http://lefaucheux.net
    Last edited: Jul 28, 2011
  8. Jim K

    Jim K New Member

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    My source was Bill Edwards' book Civil War Guns, where there is a picture of the gun as well as the statement that it is 7mm. Without a scale, I can't really judge, but the cylinder and barrel look too slender to be 9mm and much too slender for 12mm.

    I have checked some other sources, but none have an actual picture and none state the caliber of the actual gun, only mentioning 12mm revolvers and then saying that Jackson carried a Lefaucheux without actually saying it was a 12mm.

    It is known that the U.S. procured 12mm revolvers direct from Lefaucheux (not from Belgium), and that the CS army had obtained a few, but several sources say Jackson's revolver was Belgian. Since it was apparently a commercial item, it could have been 7mm, as easily as 9mm or 12mm. Both sides generally avoided pinfires for the simple reason that ammunition was not made in America and was scarce at best. (Schuyler and other Union agents often bought guns not so much for use as to keep them out of the hands of Confederate agents.)

    As to the later claims by Belgian makers that their guns are "Stonewall Jackson models", I would not take such obvious advertising hype very seriously. I do know that far more pinfire revolvers marked "CS" are around than the Confederacy ever obtained.

    If I get a chance, I will call the museum and see if they can provide any information.

    Jim
  9. lefaucheux 54

    lefaucheux 54 Member

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    Hello Jim
    I agree with you , the 3 models that I've got in my collection are Belgium made ....

    LF
  10. AaronN322

    AaronN322 Member

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    Jim,

    Actually hundreds of thousands of pinfire cartridges were made here in America during and for the civil war.

    Chris Curtis has a chapter in his pinfire book devoted to the civil war, and Dean Thomas has a chapter in his civil war era book (round ball to rimfire volume 3) devoted to pinfires.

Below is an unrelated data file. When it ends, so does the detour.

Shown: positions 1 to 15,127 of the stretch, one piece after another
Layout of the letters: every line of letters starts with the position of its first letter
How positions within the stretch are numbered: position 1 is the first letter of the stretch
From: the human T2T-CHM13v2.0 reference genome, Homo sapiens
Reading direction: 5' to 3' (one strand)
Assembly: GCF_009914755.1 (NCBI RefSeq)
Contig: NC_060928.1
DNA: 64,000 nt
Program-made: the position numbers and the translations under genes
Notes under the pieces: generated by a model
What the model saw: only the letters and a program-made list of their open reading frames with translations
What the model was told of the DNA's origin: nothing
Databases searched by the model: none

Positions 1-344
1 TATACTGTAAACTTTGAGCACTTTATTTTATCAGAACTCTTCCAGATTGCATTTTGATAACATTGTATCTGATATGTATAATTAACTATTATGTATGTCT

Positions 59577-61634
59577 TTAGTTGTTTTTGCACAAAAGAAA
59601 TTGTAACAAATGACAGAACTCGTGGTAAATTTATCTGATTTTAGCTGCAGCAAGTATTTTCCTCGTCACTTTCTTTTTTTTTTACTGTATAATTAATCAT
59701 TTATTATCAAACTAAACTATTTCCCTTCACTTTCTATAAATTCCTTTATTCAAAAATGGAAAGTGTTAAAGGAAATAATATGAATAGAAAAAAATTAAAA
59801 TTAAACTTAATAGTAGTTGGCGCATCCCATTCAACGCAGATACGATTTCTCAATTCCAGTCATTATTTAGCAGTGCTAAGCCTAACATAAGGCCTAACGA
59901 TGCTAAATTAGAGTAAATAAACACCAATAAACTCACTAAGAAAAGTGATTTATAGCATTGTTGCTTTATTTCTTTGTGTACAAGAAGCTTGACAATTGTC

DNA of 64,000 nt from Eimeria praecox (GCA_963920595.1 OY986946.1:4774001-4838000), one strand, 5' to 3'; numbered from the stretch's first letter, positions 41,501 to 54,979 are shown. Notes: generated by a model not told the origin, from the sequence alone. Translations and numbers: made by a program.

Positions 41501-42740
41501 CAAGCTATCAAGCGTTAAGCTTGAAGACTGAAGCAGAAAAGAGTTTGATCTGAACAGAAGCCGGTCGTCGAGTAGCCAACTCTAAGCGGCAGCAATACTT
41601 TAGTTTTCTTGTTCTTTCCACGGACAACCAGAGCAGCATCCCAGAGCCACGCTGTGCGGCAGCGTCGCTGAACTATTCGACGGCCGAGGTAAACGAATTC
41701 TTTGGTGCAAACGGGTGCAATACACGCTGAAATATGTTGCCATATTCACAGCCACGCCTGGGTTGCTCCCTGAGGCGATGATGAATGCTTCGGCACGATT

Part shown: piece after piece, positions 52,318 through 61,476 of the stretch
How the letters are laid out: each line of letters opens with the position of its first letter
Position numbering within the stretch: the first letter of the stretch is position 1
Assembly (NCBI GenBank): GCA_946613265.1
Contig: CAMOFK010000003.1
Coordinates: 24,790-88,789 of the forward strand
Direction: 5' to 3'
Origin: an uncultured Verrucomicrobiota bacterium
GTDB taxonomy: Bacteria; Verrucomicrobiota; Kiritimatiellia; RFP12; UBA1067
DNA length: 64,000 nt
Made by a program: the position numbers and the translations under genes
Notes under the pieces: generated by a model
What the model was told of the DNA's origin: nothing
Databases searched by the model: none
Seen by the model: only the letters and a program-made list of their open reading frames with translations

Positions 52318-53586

Ethan Allen and C.D. Leet were the only two that made any significant number of cartridges, but they were also made by Sharps, A&W (these are different than Ethan Allen ones) and Sharps & Hankins (different than sharps ones.) These were all 12mm.

    After the War they were also made in great quantity by UMC in both 12mm and 9mm.

    I have pictures of some Ethan Allen and C.D. Leet ones on my website under the "12mm Medium" pinfire section. http://www.freemycollection.com
    Last edited: May 13, 2010
  11. Jim K

    Jim K New Member

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    You are correct; I had read that in Thomas (it is in Part Three, Ch. 5), and had forgotten about it. The contractors seem to have had a lot of trouble getting into production and the only cartridges made in a large quantity (one million) and both acceptable and delivered in the contract quantity were made by A&W for Wilstach.

    The whole CW was a nightmare for Ordnance; it was a transition time, with dozens of weapon and cartridge designs competing for contracts. The purchase and issue of pinfire revolvers was just another headache to add to the many already driving Ordnance officers to insanity.

    Jim
  12. DDGator

    DDGator New Member

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    Sorry to revive and old thread, but you guys may be able to help.

    I also have a Pinfire revolver. It has an octagonal barrel. The only marking I can find is on the cylinder, with a U and perhaps two crowns above it? They both look slightly different, but vaguely like crowns... I can't get a good picture with my phone.

    http://www.flickr.com/photos/daiker/5974491520/

    Any idea how old this is or who made it?

    The gun does not seem to work single action, only double-action. Does that mean something is broken? The trigger return spring appears to be broken too because I have to push the trigger forward to get it to reset.

    Any info you can provide would be appreciated! Thanks!
  13. Jim K

    Jim K New Member

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    Unless there are other markings, I can't tell you who made it, but I can tell you it is German, probably the product of a guild or conglomerate of makers, each producing some parts. There are two proof marks, the crown/U being the black powder proof, the crown alone being the proof for revolvers. (The duplication is part of the 1891 proof law, which didn't always make sense.)

    Since there is a hammer spur, and every gun I have seen of that type was both DA and SA, I think it is safe to say something is worn or broken. Those guns, like our inexpensive revolvers of the same period, were not intended for long term service; worn or broken parts are common. There were hundreds of thousands of similar guns, of thousands of designs, by hundreds of makers, so parts will be near impossible to find. You can try to have parts made, and maybe the SA notch fixed, but with a gun worth under $100 that you can't obtain ammo for, that would not be cost effective.

    (I also doubt that any gunsmith would take on the work; too tedious and time consuming for too little money. No one will pay $500 to fix a $100 gun.)

    Jim
  14. Slowhand

    Slowhand Member

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    [​IMG]

    These old Pinfire Revolvers have an interesting history both here and in Europe. I ran into a good deal on this one and added it to my BP Cartridge Era collection. They hastened the development of cartridges in this country. In Europe they hung on until after WWI.

    No range trips for this old gal. At 133 years of age she is a safe queen.
  15. deadin

    deadin Well-Known Member